Connected Communities: The Digital Transformation of Infrastructure
Business Solutions In order for connected communities to succeed, three distinct digital layers should be deployed.
The term “connected community” addresses the integrated infrastructure and connectivity needs of cities, states, commercial developers and other community entities. This phrase involves the role of both infrastructure and data analytics in the development and future of connected, intelligent infrastructure. The smart city industry has seen an upward trend in the digital transformation of infrastructure. The intersection between physical and digital assets requires communications, connectivity and a mechanism for analysis.
For connected communities to thrive, we believe three basic layers need to be deployed successfully in unison: the communication layer, a robust Internet of Things (IoT)/device layer and the data layer.
1. Communication layer
Broadband includes pervasive wireless, wireline, and Wi-Fi coverage. Connectivity has become an “arms race” as cities compete for economic development, states for communication backbone and data center infrastructure, and countries strive to outpace each other in global competition. In addition, 5G will have a transformative effect on distributed infrastructure and technology deployment.
2. Robust IoT/device layer
Connected communities are searching for meaningful device and IoT applications. From sensing and monitoring to tracking and reporting, the possibilities around IoT and connected devices is the great frontier of the connected community. Some are being deployed now and many will be in the future.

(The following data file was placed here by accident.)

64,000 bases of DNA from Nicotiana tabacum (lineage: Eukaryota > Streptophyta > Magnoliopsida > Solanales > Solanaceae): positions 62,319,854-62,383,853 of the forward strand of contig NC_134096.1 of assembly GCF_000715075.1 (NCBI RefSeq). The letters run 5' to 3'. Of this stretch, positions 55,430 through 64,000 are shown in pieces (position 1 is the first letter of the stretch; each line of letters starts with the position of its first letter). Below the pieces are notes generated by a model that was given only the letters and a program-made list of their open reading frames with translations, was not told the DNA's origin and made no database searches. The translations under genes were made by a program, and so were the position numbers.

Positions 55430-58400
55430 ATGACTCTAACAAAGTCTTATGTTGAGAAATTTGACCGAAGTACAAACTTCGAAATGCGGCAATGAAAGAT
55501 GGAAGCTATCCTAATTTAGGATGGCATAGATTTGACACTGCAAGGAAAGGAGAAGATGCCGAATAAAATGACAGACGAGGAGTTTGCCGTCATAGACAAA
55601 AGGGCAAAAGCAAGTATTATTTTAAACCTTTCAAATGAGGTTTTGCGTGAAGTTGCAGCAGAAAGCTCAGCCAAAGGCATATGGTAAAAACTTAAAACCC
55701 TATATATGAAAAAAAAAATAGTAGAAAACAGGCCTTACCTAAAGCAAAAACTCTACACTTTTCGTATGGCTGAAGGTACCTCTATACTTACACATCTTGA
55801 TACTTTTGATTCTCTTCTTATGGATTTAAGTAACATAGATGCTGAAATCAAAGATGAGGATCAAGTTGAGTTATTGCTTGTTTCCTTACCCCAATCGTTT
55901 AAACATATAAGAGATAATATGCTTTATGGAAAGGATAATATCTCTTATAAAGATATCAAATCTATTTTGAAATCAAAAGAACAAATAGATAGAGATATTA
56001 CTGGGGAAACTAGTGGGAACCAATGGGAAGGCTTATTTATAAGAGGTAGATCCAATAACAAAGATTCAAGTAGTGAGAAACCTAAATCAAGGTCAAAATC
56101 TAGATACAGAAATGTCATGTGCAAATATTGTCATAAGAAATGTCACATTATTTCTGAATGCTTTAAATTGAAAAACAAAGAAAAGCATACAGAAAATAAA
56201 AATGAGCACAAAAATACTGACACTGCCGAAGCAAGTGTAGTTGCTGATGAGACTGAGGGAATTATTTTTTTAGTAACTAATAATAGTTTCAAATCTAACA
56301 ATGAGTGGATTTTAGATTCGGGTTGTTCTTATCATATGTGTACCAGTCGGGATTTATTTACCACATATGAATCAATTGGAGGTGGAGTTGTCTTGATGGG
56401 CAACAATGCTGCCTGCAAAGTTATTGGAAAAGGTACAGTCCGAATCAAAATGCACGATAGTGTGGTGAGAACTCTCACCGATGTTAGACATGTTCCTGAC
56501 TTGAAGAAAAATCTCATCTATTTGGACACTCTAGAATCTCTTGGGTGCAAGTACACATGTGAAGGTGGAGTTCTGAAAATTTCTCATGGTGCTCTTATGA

3. Data layer
Data analytics help entities manage and optimize, and bring trends, issues and opportunities into focus that may be hiding in plain sight. Data analytics and rich graphical interface leads to precision use of data for beneficial outcomes.
New financing models are being developed to pay for connected communities. Traditional public private partnerships and other financing options are the trigger for new infrastructure development. Cities will benefit from network densification, new IoT amenities and enhanced economic development zones, while the citizens within will benefit from improved public safety, access to public information and better connectivity.